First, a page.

The Top Coaching Books for 2023 and 2024 To Make You a Better Coach
Starting out in the world of coaching can be as thrilling as it is daunting. Whether you’re fine-tuning your practice in business coaching, delving deeper into the nuances of life coaching, or are close to cementing your role as a professional coach, there’s a universe of knowledge to take in, and finding the right guidance is key.
When I look back to when I started to learn about coaching, I wish I had a ‘must read’ list of books I could trust. And here it is! Some of them have been crucial in my personal development, some others helped me to shift in different ways, but all of them have contributed to who I am as a coach today. In this article, I explore not just the key coaching books that I have read, but I also share some must-reads on my wish list. This list can be your compass in the vast sea of available literature: a selection of titles worth investing your time in to grow your coaching skills and become a better coach.
The Best Coaching Books of 2024
When I started to learn about coaching I remember it was difficult to find a compass in the myriad of available resources. There’s an overwhelming amount of books on the subject, and finding those that align with your coaching focus can be daunting. Coaching books offer more than knowledge — they are a source of inspiration and continuous professional development.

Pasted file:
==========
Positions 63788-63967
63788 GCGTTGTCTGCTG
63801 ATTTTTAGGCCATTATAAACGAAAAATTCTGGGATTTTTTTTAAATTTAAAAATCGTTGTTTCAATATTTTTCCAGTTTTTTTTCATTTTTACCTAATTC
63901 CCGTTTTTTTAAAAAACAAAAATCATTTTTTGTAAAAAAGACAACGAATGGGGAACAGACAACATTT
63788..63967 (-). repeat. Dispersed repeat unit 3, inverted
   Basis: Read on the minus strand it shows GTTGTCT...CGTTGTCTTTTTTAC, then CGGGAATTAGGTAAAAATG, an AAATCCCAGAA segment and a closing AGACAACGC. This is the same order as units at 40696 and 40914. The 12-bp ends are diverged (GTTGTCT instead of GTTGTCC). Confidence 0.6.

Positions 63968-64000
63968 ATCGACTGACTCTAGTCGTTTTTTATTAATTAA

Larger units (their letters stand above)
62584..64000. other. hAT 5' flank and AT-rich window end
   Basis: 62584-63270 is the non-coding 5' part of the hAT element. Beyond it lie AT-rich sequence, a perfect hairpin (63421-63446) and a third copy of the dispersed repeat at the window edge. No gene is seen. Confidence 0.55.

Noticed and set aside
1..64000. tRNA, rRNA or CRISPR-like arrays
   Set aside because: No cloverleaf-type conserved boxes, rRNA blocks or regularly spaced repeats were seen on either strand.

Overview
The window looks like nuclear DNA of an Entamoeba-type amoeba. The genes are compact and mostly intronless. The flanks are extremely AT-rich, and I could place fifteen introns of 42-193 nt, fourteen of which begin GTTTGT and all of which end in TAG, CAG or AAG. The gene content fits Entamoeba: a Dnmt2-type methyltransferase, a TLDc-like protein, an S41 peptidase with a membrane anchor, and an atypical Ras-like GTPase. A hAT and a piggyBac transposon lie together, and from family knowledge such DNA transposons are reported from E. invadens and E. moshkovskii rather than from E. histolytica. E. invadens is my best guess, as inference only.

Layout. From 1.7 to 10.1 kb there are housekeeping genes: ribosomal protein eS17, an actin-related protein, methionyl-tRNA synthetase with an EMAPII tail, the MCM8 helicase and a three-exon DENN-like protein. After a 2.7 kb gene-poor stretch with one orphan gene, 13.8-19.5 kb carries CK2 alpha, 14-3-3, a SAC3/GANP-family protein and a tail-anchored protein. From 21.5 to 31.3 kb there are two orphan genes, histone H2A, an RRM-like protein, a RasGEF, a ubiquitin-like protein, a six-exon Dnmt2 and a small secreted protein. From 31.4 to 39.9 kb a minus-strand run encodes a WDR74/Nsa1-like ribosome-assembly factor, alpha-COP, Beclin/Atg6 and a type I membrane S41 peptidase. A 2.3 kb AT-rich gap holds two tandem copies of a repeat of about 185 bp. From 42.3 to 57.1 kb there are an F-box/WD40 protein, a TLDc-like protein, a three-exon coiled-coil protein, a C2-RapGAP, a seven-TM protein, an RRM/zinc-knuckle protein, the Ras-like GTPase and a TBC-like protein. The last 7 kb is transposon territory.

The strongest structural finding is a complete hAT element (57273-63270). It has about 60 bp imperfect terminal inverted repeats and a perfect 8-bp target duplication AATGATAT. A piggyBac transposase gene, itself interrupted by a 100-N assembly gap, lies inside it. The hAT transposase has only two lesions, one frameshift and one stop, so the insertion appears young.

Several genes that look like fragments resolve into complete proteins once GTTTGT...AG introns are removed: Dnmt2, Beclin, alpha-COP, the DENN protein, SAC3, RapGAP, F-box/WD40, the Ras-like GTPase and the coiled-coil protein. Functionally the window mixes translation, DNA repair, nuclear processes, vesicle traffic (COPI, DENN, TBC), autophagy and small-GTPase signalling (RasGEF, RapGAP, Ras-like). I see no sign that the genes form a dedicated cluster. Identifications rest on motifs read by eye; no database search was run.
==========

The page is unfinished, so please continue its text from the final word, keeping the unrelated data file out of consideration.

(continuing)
Organizational coaching, career coaching, leadership and executive coaching, life coaching, business coaching, team coaching… Which books are relevant? Which ones are not in line with what I need? Which ones are too advanced for me at this stage?
My selection of coaching books focuses specifically on professional 1-1 coaching. It is useful both for seasoned coaches and leaders whose mindset is about helping and developing others. They’re about honing your ability to coach and mentor effectively in any professional setting.
This selection of the best 20 coaching books to read in 2024 is the perfect alternative to live classes, for those who prefer to choose their preferred pace and time to learn. As I get busier and busier, I am finding it easier to read a book on my sofa rather than attending a live class during office hours. I have an impressive reading list that I will share together with my favorite coaching books. Let’s dive in!
The Coaching Mindset: 8 Ways to Think Like a Coach by Chad W. Hall
‘The Coaching Mindset’ by C. W. Hall dives into the psychology underpinning the coaching profession, tackling the coach’s own mindset. Hall, with his extensive experience in coaching development, recognises that the real challenges aren’t always about what coaches do, but about how they think. In his book, he shares eight key thought patterns that every coach needs to nail down. It’s not just about learning new tricks. It’s about developing a mindset that naturally leads to successful coaching.